Klennet Carver vs. partially overwritten files

When files are just fragmented, Klennet Carver can reassemble them from the fragments to their original condition, or at least close enough to their original condition. What if one or several fragments are overwritten? Obviously, overwritten data cannot be recovered, but what about the remaining fragments?

First of all, if an image file header is overwritten, Klennet Carver cannot recover the file for there is no starting point to work with. This is a rare situation though. File headers are small, thousand times smaller then complete file, and probability of a header being overwritten is quite low.

If a video file header is overwritten, header stealing is used to reconstruct the header, if at least one valid header is available. This works well on memory cards, where all videos are filmed with the same settings.

So, what happens depends on file type and on header availability:

  • For image files with valid headers, the file is recovered up to the first overwritten fragment and then the recovery stops. Visually, the top part of the resulting image will be fine, followed possibly by a short burst of random colors, and the bottom part will be missing.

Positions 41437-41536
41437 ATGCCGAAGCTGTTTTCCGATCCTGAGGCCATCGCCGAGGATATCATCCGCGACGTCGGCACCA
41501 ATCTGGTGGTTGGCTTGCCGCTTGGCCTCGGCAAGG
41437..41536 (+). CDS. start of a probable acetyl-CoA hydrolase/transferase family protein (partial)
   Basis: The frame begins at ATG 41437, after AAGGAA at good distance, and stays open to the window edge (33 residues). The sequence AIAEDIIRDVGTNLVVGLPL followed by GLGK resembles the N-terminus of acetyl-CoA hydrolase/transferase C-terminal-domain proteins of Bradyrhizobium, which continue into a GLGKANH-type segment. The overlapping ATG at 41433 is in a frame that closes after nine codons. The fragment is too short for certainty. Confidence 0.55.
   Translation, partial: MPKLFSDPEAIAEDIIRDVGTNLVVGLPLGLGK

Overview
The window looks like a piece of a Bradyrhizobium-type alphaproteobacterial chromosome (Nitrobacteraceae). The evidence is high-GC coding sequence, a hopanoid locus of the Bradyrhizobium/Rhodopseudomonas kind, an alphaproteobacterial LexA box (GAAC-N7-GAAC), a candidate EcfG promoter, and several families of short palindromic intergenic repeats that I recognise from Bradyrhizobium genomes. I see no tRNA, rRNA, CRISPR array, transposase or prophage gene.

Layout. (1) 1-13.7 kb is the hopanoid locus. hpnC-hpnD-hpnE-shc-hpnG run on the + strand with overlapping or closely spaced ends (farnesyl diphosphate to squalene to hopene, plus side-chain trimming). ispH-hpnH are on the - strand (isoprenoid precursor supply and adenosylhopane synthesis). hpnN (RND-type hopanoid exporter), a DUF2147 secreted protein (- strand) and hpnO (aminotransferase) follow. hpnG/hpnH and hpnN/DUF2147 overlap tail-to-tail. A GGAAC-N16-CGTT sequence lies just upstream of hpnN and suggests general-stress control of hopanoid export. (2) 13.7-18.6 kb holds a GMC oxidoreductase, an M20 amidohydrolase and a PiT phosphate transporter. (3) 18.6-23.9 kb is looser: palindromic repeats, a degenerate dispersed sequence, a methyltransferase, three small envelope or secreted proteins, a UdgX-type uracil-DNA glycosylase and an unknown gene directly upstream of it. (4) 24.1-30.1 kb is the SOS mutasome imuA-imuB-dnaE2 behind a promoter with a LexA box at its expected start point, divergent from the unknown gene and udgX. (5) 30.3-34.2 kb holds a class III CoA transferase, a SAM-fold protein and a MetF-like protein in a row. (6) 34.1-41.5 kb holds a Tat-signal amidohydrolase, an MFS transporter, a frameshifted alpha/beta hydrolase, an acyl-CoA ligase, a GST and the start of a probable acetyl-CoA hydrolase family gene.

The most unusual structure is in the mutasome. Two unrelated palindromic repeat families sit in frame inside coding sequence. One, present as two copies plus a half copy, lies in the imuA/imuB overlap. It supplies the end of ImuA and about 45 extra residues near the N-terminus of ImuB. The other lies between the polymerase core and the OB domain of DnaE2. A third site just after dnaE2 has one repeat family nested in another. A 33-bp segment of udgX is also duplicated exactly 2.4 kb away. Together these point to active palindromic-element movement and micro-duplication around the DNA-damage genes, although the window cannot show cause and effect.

• Image files without headers are not recoverable by Klennet Carver.
  • For video files with valid headers, Klennet Carver recovers the file until it encounters the overwritten fragment. Then, either a stream of zeros or whetever happens to be on the media goes into the file until the next valid (non-overwritten) fragment. After the end of the overwritten fragment, recovery continues producing remaining valid data. The process is repeated if there are multiple overwritten fragments. Visually, this results in a video having dropouts or visually distorted fragments. Depending on the amount of data overwritten, quite long fragments may be missing, but as long as there is more data on the media, the video will continue after the end of overwritten fragment.
  • For video files with headers damaged, Klennet Carver recovers contiguous sequences of video and audio frames on the media. Each contiguous sequence is stored in a separate file.

Created Wednesday, January 3, 2018

Updated 19 May 2018